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Abstraction is good; magic is bad!

Posted on Thursday, January 27, 2011 in Coding

When helping people new to programming, I have always been conflicted on one thing. Should they use IDE autocompletion features or not?

While using IDE autocompletion for method lookup and documentation is good and recommended for everyone, there are more exotic things which IDEs do which speed up coding but may be totally go unnoticed by a newbie. A few are

  • IDE automatically generated templates with lots of necessary code already written.
  • Automatically performed object casts or type conversion.
  • Method parameters automatically filled based on local variables in context

These are features which help you code but may not necessarily aid the learning process. So I asked this question on Programmers Stackexchange to hear others’ thoughts on the matter. Here is a summary of opinions I got:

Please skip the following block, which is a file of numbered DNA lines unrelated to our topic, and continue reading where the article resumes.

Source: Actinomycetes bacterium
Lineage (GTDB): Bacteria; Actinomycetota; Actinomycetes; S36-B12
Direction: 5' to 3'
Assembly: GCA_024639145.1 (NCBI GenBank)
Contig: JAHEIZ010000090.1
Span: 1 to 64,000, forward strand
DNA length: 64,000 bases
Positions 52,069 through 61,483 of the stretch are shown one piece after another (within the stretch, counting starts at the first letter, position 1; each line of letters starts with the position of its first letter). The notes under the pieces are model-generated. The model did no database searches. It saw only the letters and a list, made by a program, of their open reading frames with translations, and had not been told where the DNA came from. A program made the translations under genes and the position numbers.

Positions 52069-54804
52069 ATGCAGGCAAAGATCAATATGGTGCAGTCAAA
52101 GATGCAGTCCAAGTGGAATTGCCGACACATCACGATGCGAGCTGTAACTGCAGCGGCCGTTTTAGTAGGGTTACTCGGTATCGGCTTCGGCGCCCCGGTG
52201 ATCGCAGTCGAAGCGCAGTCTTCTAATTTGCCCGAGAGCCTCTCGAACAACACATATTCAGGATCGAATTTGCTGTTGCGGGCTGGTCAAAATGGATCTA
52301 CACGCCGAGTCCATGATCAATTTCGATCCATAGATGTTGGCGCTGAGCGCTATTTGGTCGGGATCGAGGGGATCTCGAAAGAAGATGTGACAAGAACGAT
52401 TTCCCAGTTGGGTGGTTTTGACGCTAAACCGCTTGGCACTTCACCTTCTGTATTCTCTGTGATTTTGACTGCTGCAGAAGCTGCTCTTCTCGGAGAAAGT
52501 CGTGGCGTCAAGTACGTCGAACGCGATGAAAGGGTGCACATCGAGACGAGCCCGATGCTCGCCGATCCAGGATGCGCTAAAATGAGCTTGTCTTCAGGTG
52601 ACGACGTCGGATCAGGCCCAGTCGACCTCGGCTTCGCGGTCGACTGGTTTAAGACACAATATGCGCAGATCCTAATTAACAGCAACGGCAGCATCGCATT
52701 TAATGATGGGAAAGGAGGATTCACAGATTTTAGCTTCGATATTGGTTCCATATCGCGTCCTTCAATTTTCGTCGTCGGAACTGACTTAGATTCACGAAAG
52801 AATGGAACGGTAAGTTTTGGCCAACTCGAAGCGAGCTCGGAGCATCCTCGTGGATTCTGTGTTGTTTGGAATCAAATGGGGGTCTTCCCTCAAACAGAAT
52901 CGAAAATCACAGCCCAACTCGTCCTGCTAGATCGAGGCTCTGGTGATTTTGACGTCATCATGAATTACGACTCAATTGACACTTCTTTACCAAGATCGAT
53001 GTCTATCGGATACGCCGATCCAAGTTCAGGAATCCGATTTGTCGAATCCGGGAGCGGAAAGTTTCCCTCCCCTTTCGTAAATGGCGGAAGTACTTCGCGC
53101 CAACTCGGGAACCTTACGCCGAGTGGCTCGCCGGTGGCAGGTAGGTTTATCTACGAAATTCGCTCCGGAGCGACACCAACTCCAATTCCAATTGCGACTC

1. TOTALLY use IDE autocompletion. It aids the learning process and part of good programming is mastering the IDE. Learning generic programming concepts beats out little syntax details and method calls.
  2. Start with a simple text editor and a compiler. Slowly build up to a full fledged IDE as the programming knowledge matures.
  3. IDE features lead newbie to tend to accomplish things quicker but have little appreciation for what is happening or what they did. Not advisable at newbie level.
  4. Do NOT touch IDE autocompletion as a newbie. Learn the hard way and it stays with you.

When I asked this question, I was leaning towards the little or no autocompletion camp. But now I’m glad I asked. Basically what I’ve taken away from this is that newbies should definitely use IDE autocompletion, but not necessarily all its power features. Getting the program working faster provides more motivation (positive feedback) and with time, they will learn all about how the programs tick.

Above all, newbies should try to forge an understanding of what the IDE is doing (or did). Abstraction is good; magic is bad!!

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